The Whitehorse United Church is seen on June 22. (Dana Hatherly/Yukon News)

The Whitehorse United Church is seen on June 22. (Dana Hatherly/Yukon News)

Whitehorse United Church celebrates completion of Affirming Ministry program

Affirming Ministries pledge to include people of all sexual orientations and gender identities

Editor’s note: This story makes a reference to suicide.

On June 18, Whitehorse United Church celebrated its completion of the Affirming Ministry program. It is the first church in the Yukon to become an Affirming Ministry, a title bestowed upon United Church ministries that honour and ally themselves with the LGBTQ2S+ community.

In front of the congregation, a six-colour Pride flag and a light blue-and-pink transgender flag were prominently displayed, and the faithful lit a rainbow assortment of candles. Minister Beverly Brazier and others shared words of inclusion — Biblical in origin and otherwise.

“It doesn’t matter who you are, doesn’t matter who you’ve been, it doesn’t matter what you believe […] you are welcome here. It doesn’t matter who you love, who is in your family,” said Brazier during her sermon.

Members of the LGBTQ2S+ community got behind the pulpit throughout the Sunday service to share their stories. One woman shared how she lost her job with the B.C. Anglican Youth Movement in Vancouver in the late 1970s or early ’80s after she was seen at a gay bar and her sexual orientation was discovered by her employer.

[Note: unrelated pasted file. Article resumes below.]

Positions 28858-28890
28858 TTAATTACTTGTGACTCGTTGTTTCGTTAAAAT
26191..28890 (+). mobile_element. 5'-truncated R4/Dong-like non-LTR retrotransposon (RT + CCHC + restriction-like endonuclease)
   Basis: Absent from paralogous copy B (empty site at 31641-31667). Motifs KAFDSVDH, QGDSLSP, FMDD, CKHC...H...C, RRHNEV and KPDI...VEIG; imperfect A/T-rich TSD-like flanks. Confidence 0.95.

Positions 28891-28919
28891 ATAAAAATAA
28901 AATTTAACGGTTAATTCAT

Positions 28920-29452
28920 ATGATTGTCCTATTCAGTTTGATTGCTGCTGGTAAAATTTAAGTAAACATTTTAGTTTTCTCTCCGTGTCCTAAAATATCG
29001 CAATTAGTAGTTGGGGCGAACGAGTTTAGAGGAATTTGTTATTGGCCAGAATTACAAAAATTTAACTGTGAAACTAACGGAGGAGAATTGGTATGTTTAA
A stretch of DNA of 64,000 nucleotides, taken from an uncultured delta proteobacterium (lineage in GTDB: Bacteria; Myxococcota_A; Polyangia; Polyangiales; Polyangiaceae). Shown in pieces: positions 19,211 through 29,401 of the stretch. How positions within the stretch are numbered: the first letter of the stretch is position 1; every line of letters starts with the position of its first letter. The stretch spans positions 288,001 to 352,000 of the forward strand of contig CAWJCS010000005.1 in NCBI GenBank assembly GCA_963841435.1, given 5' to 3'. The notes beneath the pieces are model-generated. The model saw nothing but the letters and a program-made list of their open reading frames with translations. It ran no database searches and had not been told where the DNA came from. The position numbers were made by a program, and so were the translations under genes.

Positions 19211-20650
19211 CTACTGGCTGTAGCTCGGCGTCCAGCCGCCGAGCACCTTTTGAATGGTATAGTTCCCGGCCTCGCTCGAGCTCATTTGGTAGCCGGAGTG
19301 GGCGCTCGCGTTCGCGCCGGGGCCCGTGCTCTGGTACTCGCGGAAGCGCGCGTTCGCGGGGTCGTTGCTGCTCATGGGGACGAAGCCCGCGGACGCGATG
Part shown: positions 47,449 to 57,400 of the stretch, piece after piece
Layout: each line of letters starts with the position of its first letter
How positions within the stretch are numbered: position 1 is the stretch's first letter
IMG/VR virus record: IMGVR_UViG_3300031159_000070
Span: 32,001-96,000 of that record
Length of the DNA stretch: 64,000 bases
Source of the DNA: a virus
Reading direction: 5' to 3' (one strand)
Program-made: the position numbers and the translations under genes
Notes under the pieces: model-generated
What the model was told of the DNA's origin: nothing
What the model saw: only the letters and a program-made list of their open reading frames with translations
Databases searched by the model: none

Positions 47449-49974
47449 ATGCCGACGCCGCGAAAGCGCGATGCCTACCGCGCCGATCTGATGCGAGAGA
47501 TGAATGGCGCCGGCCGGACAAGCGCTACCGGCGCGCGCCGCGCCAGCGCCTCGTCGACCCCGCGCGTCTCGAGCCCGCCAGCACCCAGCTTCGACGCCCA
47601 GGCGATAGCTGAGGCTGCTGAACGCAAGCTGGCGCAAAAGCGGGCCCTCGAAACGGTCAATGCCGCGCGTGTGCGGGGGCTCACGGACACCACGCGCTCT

“They tell me that I am not a good role model for youth, and I am immediately let go from my position as a youth worker and asked to pack up my belongings right there and then,” the woman said.

“Thus ended my career with the church, thus ended any connection for me with the church,” she added, noting that she felt the urge to jump off a bridge in the aftermath.

She then explained how she rediscovered faith after volunteering at an accepting and inclusive Christian summer camp in 2019 and began attending church again with Whitehorse United Church.

“I saw a community based on the open-hearted and radical interpretation of Christianity. I am thankful for this and so appreciative of the ministry provided by Whitehorse United.”

Another speaker acknowledged the church’s role in homophobia, transphobia and bigotry.

According to Affirm United’s website, before a ministry can become Affirming, it must undergo an education, discernment and decision process that is public, intentional and explicit.

These ministries “work for justice and inclusion for all people” and publicly pledge “inclusion and justice for people of all sexual orientations and gender identities.”

The whole Affirming process can take a year or longer.

In a video played to churchgoers on June 18, Affirming Ministry Coordinator Linda Hutchinson congratulated Whitehorse United Church on becoming an Affirming Ministry. She additionally noted that there are more than 300 Affirming Ministries across Canada.

Sunday, June 25, is Brazier’s last day of worship with Whitehorse United Church. Worshippers will participate in communion and a reception with finger foods will follow Brazier’s sermon.

Contact Matthew Bossons at